Students shy away from St. Paul housing

Significantly fewer students seek housing near St. Paul campus each semester.

Rachel Raveling

Although several of the University of MinnesotaâÄôs colleges are located on the St. Paul campus, more students live in Minneapolis than in St. Paul.

Experts say the area could accommodate more students but thereâÄôs not enough demand.

As for dorms, Bailey Hall is the only option on the St. Paul campus.

Students, usually freshmen, are placed in housing on the St. Paul campus and are not happy about it, said Mannix Clark, associate department director at Housing and Residential Life. He said most students want to live close to where classes in their major are located and also want to live by their friends.

Although hundreds of students enroll in classes like American Sign Language and Foundations of Biology, which are often held in St. Paul, the campus doesnâÄôt attract many students as residents.

Clark said he hasnâÄôt heard of anything in the works to encourage more students to live near St. Paul campus.

Aside from Bailey Hall and the University-sponsored Commonwealth Terrace Cooperative, which caters primarily to student families, there arenâÄôt many options for students looking to live on St. Paul campus.

The surrounding neighborhoods are largely occupied by families, said Justin Miller, city administrator for Falcon Heights.

Though it doesnâÄôt appear student-friendly at first, Miller said he thinks thereâÄôs a market for more student-living facilities near campus.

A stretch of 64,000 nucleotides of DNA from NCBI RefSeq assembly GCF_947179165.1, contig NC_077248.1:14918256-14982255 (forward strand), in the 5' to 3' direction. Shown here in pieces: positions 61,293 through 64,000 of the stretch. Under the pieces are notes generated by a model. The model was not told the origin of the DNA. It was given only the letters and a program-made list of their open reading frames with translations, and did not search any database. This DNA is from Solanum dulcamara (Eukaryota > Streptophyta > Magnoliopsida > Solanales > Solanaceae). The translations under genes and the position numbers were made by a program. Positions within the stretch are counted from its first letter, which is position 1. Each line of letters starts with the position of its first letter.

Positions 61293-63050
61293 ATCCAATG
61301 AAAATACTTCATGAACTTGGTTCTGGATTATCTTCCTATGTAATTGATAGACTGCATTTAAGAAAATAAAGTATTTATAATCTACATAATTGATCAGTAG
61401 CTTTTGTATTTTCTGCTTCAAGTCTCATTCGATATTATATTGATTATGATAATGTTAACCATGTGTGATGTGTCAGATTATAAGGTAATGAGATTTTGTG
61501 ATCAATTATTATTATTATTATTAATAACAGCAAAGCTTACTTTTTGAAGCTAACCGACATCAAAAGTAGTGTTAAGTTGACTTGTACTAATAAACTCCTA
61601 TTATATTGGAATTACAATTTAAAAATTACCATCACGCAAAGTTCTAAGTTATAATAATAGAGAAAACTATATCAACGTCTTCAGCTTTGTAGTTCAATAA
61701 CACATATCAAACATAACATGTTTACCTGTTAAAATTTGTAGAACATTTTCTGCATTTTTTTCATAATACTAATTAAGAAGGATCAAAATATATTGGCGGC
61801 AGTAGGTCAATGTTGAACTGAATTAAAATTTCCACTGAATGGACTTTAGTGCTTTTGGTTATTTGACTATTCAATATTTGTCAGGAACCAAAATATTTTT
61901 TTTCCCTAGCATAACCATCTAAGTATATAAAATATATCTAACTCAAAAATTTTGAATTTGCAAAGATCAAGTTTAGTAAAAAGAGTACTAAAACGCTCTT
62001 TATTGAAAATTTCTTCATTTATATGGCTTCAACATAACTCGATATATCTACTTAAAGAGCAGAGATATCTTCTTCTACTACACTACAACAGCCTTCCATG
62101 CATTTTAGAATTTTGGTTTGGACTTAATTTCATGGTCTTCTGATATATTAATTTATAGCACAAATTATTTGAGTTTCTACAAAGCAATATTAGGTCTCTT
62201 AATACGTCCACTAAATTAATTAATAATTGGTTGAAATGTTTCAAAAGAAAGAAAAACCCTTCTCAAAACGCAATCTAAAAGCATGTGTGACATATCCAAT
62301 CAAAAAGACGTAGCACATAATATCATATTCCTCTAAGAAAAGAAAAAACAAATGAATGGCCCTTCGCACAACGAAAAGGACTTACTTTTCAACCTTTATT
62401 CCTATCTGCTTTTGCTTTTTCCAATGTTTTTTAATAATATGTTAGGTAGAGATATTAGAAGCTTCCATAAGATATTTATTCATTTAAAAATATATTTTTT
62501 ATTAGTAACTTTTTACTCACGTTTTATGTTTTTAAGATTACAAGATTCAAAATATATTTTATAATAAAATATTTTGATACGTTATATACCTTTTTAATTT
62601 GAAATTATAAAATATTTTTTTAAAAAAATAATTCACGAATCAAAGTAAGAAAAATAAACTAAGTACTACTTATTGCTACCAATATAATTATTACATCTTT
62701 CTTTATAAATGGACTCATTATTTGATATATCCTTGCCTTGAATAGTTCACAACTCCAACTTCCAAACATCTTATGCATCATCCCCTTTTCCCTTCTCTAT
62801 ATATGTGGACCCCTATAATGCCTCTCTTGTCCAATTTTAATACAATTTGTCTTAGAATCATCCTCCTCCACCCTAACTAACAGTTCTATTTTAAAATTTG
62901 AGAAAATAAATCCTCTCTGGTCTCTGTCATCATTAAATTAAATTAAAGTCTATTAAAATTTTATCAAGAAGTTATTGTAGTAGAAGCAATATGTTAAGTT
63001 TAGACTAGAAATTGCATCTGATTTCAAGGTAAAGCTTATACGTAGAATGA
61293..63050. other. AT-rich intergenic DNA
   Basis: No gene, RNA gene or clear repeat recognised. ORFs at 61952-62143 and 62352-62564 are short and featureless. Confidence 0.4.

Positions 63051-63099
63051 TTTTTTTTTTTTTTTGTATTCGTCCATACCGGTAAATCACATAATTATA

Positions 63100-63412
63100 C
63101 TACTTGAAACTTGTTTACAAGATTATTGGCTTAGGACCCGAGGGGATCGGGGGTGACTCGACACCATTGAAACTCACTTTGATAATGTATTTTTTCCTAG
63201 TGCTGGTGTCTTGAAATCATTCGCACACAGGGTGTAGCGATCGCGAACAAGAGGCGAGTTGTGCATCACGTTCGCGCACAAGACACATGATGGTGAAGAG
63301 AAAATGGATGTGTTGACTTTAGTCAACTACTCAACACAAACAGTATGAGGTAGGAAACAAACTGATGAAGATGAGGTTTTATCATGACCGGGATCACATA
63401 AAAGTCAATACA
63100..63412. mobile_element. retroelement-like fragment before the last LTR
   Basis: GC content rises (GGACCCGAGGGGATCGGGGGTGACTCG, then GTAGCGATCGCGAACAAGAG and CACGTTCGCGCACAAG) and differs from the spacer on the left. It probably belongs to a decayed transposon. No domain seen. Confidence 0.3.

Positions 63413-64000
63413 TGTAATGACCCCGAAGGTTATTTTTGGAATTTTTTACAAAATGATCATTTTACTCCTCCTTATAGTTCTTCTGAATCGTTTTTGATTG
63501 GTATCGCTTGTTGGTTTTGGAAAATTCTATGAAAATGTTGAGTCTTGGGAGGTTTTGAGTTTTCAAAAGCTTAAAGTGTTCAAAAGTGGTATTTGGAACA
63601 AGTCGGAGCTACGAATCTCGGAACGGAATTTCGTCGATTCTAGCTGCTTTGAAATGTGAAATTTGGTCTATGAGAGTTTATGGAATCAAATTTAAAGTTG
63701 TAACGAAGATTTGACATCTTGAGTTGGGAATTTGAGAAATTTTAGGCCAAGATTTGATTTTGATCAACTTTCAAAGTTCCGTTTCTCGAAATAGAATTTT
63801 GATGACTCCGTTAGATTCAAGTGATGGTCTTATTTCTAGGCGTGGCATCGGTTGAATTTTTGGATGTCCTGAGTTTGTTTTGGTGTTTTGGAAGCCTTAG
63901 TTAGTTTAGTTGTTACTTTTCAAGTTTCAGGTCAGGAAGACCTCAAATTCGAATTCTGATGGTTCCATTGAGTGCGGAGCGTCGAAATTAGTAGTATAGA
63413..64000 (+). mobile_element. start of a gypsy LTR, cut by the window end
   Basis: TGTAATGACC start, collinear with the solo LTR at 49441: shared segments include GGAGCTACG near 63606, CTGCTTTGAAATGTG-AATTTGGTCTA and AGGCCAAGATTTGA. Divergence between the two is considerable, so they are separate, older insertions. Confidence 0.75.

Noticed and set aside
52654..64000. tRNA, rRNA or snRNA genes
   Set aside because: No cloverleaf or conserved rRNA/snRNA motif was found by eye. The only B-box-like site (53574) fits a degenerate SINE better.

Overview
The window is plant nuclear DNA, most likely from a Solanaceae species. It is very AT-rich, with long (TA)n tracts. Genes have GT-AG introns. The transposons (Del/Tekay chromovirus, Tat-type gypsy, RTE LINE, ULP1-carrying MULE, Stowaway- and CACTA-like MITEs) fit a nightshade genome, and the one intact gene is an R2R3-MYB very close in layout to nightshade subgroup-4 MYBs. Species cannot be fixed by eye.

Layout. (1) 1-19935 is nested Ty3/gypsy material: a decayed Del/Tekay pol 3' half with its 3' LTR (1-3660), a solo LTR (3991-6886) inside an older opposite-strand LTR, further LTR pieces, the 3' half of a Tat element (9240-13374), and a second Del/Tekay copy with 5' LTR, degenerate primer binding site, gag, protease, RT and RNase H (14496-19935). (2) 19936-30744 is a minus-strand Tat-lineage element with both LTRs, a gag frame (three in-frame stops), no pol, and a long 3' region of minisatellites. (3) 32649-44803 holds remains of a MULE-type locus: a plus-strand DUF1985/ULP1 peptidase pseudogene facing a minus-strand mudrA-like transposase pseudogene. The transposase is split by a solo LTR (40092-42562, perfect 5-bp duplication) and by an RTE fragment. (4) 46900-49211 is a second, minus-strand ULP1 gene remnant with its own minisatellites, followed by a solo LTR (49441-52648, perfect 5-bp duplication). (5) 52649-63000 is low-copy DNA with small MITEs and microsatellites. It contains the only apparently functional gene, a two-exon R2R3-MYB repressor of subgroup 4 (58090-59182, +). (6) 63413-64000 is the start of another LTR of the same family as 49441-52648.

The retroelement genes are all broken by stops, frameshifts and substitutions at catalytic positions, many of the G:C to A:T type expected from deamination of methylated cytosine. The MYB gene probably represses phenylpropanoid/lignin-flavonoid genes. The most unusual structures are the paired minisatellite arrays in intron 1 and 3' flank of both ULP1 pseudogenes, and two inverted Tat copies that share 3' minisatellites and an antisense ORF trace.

Some apartment buildings rent to students, but they are at full capacity, he said.

Several properties around the campus have been rezoned for higher-density living, Miller said, making it possible for them to become student rentals in the future.

Straying farther from the main parts of campus can be cheaper.

Lynn Baldus, a history senior, lives on Raymond Avenue in Falcon Heights and pays about $425 a month for a three-bedroom, two-bathroom apartment that he shares with two others. He said his girlfriend also lives in St. Paul and pays $325 a month.

The newer developments on the East Bank can cost up to $2,150 per month.

Prachi Mishra, a marketing senior, lives in Dinkytown and said there isnâÄôt anything anyone could say to persuade her to move to the St. Paul campus. ItâÄôs more convenient as a student in the Carlson School of Management to live in Minneapolis, and most of her friends live just a few blocks away.

âÄúIâÄôll drive you to your classes,âÄù is the only thing someone could tell Maddie Hayes, a recreation, park and leisure studies senior, to get her to live on the St. Paul campus. She currently lives near Rollins Avenue and walks to class every day. She said she wouldnâÄôt want to live much farther from her classes.

Even if more students showed an interest in living near the St. Paul campus, they might struggle to find places to live.

The neighbors would probably need to be assured that students would maintain their clean and quiet lifestyles, without being too rowdy or noisy, said Wayne Groff, a realtor with Edina Realty in Roseville, Minn.

Groff agreed there is a market for student housing, but since most homes in the area are fairly expensive âÄî $300,000 to $400,000 âÄî most owners would not purchase them to rent them. He also said there isnâÄôt much land in the area to make any new developments around campus.

Even the way people search for housing is different near the St. Paul campus, Groff said. The easiest way to find housing isn’t to look on Craigslist âÄî itâÄôs to put your name and number on a bulletin board outside a coffee shop, or walk around and see whatâÄôs out there.